Sure, superhero franchises have recycled villains before. The Dark Knight featured two villains who had already appeared in the Burton/Schumacher series played by younger actors in a different tone. Why should Zod be any different? In fact, how is an actor taking over the role of Luthor from Spacey or Hackman any different than assuming the role of Zod from Stamp? The answer is simple: Luthor has a life outside these actors – he’s a character who has had a long and rich existence and who the audience can point to any iteration as valid (corrupt businessman, petty crook, mad scientist). The same is true of the Joker (harmless clown, mindless sociopath or aggressive nihilist) or Two-Face (gimmicky themed opponent, Batman’s former friend or hideously deformed gangster). Zod doesn’t. Zod has a shoddy and cobbled together chronology where the one iconic portrayal is tied to a particular movie and actor.

I can’t help but wonder if it might have been time to showcase some of the (many) lesser-known villains in Superman’s gallery of villains. Sure, it’s notoriously weak (the fact that a character like Zod has help a prominent position in it despite not really having a set or stable combination of back story and motivation), but there are some choices which might work on screen – perhaps most appealing to the “hokey sci-fi” aspect of the character, like robot man Metallo or power-draining bad guy The Parasite. My pet pick would have been Brainiac, who was rumoured when Nolan first took over the project.

Still, I’m glad that this project seems to be gathering steam. It’s been a while since Superman’s been on the silver screen, and I think Zack Snyder is right. It is his time.

10 Responses

  1. The more I hear about this thing the more excited I get.

    I really do hope that one day we get the “Man Of Steel” Luthor. When Spacey as was first announced I was sure that was going to be it.

    And then the first thing we see of him is some ninety year old lady telling him he’s “Shown her pleasures she had never known.” and I threw up in my mouth a little.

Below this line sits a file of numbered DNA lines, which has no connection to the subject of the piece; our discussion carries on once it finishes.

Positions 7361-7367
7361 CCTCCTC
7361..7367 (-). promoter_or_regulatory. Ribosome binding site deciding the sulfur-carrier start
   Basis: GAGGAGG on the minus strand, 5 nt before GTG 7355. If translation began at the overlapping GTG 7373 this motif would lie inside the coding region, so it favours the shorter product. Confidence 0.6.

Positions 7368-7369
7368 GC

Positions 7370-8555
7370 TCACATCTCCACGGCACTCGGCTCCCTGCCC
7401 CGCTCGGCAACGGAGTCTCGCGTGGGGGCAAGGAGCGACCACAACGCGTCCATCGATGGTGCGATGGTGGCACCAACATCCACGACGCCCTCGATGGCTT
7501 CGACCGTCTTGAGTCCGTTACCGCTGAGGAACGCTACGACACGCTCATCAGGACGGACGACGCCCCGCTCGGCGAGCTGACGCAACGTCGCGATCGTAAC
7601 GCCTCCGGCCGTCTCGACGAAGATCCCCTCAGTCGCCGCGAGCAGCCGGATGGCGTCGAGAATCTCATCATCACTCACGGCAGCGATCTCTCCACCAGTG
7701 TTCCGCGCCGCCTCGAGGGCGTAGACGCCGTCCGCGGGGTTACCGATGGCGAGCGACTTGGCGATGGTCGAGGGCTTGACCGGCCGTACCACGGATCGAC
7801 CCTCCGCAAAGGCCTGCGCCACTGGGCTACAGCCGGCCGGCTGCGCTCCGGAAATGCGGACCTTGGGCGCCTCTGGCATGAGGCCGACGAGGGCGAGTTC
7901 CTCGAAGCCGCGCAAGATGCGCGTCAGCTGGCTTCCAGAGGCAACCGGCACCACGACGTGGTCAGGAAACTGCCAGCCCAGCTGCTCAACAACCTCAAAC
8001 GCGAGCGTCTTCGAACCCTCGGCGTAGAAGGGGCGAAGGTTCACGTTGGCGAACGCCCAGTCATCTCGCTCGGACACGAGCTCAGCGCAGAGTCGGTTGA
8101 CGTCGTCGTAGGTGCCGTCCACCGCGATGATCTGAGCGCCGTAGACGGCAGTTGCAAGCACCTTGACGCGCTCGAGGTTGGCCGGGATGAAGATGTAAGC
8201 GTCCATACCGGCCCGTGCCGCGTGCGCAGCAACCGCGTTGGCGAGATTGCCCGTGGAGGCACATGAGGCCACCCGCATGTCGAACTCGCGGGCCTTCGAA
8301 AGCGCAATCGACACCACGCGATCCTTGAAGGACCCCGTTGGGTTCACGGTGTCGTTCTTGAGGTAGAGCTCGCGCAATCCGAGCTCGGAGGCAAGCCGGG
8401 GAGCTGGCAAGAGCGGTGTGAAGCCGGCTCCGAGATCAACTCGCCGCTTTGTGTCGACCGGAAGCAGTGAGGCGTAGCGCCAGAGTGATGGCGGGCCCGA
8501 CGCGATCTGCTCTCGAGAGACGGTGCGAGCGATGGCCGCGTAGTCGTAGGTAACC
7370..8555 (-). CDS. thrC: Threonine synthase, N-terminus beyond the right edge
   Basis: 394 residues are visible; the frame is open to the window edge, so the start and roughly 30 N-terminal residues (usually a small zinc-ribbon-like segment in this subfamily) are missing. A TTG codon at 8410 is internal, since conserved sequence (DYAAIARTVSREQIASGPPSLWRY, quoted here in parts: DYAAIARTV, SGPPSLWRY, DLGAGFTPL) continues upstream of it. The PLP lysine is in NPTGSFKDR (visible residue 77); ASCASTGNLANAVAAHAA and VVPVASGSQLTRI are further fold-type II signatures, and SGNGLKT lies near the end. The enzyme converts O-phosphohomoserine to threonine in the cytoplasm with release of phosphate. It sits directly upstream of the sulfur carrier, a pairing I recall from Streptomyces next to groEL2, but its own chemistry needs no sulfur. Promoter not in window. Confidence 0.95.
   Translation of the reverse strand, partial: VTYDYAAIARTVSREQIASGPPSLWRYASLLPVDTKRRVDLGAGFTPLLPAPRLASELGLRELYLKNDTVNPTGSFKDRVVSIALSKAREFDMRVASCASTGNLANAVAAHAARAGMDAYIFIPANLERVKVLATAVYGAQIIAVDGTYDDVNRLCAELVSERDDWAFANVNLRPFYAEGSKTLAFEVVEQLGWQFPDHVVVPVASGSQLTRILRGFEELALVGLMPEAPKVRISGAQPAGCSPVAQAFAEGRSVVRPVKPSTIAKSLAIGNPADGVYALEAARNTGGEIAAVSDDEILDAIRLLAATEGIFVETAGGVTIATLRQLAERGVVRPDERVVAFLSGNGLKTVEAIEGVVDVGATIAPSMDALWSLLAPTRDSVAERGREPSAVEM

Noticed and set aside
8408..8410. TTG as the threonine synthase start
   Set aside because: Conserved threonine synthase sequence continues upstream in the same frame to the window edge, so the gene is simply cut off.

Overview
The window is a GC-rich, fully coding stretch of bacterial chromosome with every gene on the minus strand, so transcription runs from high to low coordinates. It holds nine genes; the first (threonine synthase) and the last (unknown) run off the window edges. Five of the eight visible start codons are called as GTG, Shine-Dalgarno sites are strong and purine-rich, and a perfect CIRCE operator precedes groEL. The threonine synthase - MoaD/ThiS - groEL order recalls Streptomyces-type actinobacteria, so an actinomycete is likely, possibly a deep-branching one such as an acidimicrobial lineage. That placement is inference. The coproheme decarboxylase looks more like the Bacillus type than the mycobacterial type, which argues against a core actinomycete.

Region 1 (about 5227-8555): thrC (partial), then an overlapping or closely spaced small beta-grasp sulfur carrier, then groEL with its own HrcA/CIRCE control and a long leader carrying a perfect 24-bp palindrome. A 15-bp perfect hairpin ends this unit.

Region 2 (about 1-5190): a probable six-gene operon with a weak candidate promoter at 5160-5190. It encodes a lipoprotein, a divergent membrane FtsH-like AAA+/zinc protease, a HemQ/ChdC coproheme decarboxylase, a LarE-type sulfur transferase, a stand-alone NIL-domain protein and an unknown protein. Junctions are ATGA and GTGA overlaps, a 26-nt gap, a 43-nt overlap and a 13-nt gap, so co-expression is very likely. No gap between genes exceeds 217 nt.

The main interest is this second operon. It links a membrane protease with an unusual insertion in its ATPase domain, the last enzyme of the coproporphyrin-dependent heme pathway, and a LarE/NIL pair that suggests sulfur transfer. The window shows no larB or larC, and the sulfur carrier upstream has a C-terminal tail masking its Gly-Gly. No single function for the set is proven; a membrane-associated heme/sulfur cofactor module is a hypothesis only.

• Hmmm. I’m about to betray my nerdiness, but are you talking John Byrne’s Man of Steel version of Luthor or Brian Azzarello’s Lex Luthor: Man of Steel? Although either would be preferable to what we got in the other movies.

  2. Zod is a good villain to present a physical challenge to Superman. If there will be a Darkseid they may be holding on to him until they know this franchise is a sure-thing.

    • Yep. I like Darkseid. But I just thing Metallo is such an obvious choice. Aside from the visual spectacle of Superman vs. Terminator, you also have a fairly decent villain arc plotted out there – he’s an aging mercenary who is turned into a superpowered cyborg who loses all ability to feel. Given it’s Superman’s empathy which makes him so fascinating (and the fact he’s a superpowered alien pretending to be a mild-mannered reporter), I think that’s an effect juxtaposition.

  3. Darkseid and Doomsday are sexy choices but ZOD is a great pick. I bet Luthor shows up as well in some capacity.

    • Yep, I’d love to see him in a supporting role. But I don’t think audiences will follow Luthor as a main villain again. In five films, he’s been the main antagonist in three and a supporting baddie in another (and only missed the third one because Hackman was justifiably ticked off by the firing of Richard Donner). By contrast, Batman has faced: the Joker (twice), the Penguin, Catwoman, Two-Face (twice), the Riddler, Poison Ivy, Bane, Mister Freeze, the Scarecrow, Victor Zsasz and Ra’s Al Ghul. Superman has faced: Luthor, Zod… and, at a stretch if you consider Nuclear Man as a clone of Superman, a very altered version of Bizarro. Superman’s pool of bad guys is weak, but it’s not around five times weaker than Batman’s.

      • It sucks though cuz Superman does have a weak Rogue’s gallery and the fact that he’s so invincible has always worked against him in my opinion.

  4. Glad they didn’t go with Lex Luthor. What do you think of Zack Snyder at the helm?

    • I wish this news story had broken when I had more time to respond to it. I cobbled together this and an article that’s coming tomorrow at ridiculously short notice.

      I’ll probably do an in-depth look at Snyder next week, but my gut feeling is that Nolan and Goyer will balance him out. He’s always been great with visuals and Superman with his primary colours is a very visual hero. Superman Returns demonstrates that he isn’t a character you can really go into a great deal of depth with – you can say a lot of things about him or with him, but the traditional “let’s make a superhero deep by adding angst” device doesn’t suit him. So I think Snyder will add visual flair to the production.

      I am a little worried by rumours circulating that the reason Warners drafted in Snyder was because Goyer’s script was rushed (by pressure to get cracking on Batman 3 or by the whole “start making a Superman movie by 2011 or lose the rights” dealio). That makes me uncomfortable. I think Snyder needs a very solid script to build on and I was hoping Goyer could provide it under the eye of Nolan.

      • Yes, that’s what I heard, that WB wants to make the movie as soon as possible and Snyder was not the top choice but the one of the few who would make the movie even if the script wasn’t “right”.